Leading the Future

An essential characteristic of leadership is having the vision and courage to look toward the future and set a course of action toward success tomorrow. We all know that new technologies, shifts in public policy, and evolving customer expectations are driving electric utilities to embrace a different way of doing business.

The long-term success of the electric utilities will depend on our ability to make accurate predictions about what lies ahead and create viable options to continue to provide value to our customers. We must honour the past, understand the values that carried us forward, and respect those who crafted the groundwork from which we will build our future. We are not immune to a fast-changing world and having a vigorous dialogue about what our industry will look like 5 to 10 years from now is important in deciding what actions to take to help invent that future.

As leaders, we cannot invest in future success alone. Daily, we need the collective wisdom of our employees who are engaged with technology, our customers who we provide value to and the policies that guide our operations.

The world is changing with competition ready to disrupt our markets. Companies in fast-changing markets are generally better at adapting to changing business conditions. But even companies that have been successful in a fairly stable environment for a long time must remain focused on the fundamentals to stay competitive.

A real opportunity for leadership is to embrace change and engender the support of others, even when change may mean facing difficult challenges.  In strategy development, we should engage the broadest practical level of participation, so that when it’s time to act, people support the effort. Seeking long-term results requires dedication and courage. With any comprehensive change, we must communicate relentlessly, even after the fact. The result is a clear strategic vision and the ability to take action before being compelled to do so. Innovation, by its nature, is disruptive. Sometimes it appears in a long, sustaining manner, allowing everyone to adapt, occasionally the disruption changes the market or the way people think about and use your product. Consider three points to guide adaptation to change in a rapidly changing environment.


  1. Understand your Current Situation

Start by analysing your organisation’s performance, identifying the obstacles that your company currently faces, and how you are addressing those, what resources are at your disposal and how can your organisation leverage those to deliver greater value. If you are unable to answer questions like these, you should begin immediately to “do your homework,” for you are in a prime position to be overwhelmed by unexpected forces of change.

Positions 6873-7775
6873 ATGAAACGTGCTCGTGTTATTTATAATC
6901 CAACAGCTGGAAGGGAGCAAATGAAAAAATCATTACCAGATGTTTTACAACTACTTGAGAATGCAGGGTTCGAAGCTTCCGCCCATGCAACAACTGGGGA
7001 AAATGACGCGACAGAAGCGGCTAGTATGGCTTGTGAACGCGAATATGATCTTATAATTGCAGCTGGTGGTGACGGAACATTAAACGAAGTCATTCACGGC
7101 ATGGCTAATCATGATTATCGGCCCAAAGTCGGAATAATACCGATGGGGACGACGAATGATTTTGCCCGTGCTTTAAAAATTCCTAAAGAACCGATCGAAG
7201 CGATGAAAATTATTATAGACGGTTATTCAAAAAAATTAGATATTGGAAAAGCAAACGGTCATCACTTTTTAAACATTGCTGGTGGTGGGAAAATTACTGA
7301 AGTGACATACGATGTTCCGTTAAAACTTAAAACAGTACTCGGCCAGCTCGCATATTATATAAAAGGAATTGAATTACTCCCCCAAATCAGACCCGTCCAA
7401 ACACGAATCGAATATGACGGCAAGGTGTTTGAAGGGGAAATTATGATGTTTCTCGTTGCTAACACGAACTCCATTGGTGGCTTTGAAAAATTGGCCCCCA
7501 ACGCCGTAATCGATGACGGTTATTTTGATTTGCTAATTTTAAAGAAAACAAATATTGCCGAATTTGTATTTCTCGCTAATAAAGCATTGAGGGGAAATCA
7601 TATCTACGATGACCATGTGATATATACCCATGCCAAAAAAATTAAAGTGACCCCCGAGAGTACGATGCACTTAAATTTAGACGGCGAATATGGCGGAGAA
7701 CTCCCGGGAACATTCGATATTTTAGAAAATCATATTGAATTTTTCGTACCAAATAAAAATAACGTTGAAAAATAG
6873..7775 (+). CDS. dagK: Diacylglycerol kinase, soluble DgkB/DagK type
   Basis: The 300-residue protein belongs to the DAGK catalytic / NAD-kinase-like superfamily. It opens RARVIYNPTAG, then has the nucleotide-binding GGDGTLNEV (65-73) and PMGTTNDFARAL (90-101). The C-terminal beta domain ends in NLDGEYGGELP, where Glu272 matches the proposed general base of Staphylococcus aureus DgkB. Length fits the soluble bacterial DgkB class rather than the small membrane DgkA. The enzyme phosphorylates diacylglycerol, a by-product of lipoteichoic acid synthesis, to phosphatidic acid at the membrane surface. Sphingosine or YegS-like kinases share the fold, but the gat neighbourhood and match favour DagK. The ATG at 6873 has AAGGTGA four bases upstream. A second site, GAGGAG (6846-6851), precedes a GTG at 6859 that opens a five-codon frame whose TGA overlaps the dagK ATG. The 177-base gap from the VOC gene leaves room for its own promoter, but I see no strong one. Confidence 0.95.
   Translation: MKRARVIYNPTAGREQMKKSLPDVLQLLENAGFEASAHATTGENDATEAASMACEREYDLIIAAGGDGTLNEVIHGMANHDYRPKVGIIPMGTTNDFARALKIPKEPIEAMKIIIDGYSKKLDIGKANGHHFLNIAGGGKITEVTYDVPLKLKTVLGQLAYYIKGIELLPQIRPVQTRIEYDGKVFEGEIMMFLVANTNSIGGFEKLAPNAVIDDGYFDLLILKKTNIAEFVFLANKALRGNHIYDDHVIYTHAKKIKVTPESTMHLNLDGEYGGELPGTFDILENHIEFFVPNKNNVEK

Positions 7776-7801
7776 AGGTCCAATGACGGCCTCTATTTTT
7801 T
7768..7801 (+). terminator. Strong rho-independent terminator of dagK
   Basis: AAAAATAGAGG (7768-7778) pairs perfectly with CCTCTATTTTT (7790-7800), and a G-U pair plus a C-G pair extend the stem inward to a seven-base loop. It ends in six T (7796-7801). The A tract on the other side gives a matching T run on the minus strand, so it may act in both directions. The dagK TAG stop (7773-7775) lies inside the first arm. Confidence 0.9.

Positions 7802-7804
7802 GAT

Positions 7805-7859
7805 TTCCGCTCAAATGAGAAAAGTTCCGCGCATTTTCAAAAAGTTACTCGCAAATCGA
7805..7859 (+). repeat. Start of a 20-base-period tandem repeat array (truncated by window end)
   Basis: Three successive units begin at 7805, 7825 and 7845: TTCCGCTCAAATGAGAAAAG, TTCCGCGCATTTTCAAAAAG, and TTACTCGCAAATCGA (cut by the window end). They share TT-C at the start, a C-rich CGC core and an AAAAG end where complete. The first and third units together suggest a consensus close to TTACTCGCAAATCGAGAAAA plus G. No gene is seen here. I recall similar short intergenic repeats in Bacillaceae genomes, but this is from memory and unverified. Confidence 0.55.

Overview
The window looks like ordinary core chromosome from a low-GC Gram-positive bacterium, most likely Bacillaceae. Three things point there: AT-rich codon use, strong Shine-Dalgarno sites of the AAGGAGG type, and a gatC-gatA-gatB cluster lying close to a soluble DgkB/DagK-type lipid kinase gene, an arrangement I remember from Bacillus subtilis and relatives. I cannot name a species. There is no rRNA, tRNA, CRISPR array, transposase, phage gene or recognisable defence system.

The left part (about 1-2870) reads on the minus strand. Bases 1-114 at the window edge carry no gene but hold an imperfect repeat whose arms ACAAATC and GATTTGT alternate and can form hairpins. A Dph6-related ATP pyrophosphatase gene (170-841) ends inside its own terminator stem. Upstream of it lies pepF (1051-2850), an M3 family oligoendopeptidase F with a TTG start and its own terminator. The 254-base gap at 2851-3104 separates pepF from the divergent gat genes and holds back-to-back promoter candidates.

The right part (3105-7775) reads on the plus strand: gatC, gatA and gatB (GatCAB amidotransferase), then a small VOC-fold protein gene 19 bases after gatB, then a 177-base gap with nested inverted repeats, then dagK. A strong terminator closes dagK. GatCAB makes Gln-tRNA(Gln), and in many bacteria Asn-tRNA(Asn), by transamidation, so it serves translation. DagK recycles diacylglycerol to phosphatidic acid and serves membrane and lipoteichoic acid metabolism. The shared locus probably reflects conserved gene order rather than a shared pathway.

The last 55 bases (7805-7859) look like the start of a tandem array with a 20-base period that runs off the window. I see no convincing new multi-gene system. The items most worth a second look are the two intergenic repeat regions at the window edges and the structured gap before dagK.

We all get bogged down with our day to day tasks, but it is important to periodically take a moment to be forward-thinking and broaden your sources of information to explore new ideas. While you are gathering information, try to spot the trends which may be signaling change on the horizon. Look for seemingly isolated facts that may “fit together” like the pieces of a puzzle. When you think you have spotted a trend, you should investigate it in further detail. Don’t just react to change; anticipate and prepare for it.


  1. Understanding Change

Confidence comes from understanding, so an important step toward harnessing change is understanding it: what is happening, why, how and what must be done in response.

Flexibility and a willingness to embrace change will ensure your organisation can reliably deal with many different opportunities and circumstances. You may not like all the changes that are occurring, but you can be sure that if you resist them, your company will not prosper as competition and technology are constantly combining to force top management to re-evaluate company operations.

When you recognise the possibilities created by change, you’re more prepared to exploit them. You will find change as not something to fear, but as something to welcome and turn to your own advantage.


  1. Empower your Employees

Adapting to change frequently requires the effective use of a multitude of skills. It is important to foster an environment that rewards and encourages skill development among employees.

Lateral moves within your organisation can help employees learn new skills, become well-rounded and have a stronger appreciation for how different departments support each other. Also beneficial are attending trade conferences when possible; reading trade magazines technical manuals or research papers; refresher training or courses and joining professional associations.

This is the one of the most important tips for adapting to change, because it places your employees ahead of the curve: anticipating change and implementing it before many people think to adapt. The bottom line is, the more your employees know and the more current their skills and ability to apply them effectively, the more valuable they can provide to your organisation’s overall future vision.

While the exact course and timing of the change are unclear, many would agree that a decade from now the electric power industry will look much different. Because electric utilities are trustees of essential infrastructure—the power grid and electricity services—the business model must be sustainable, nimble, and efficient.

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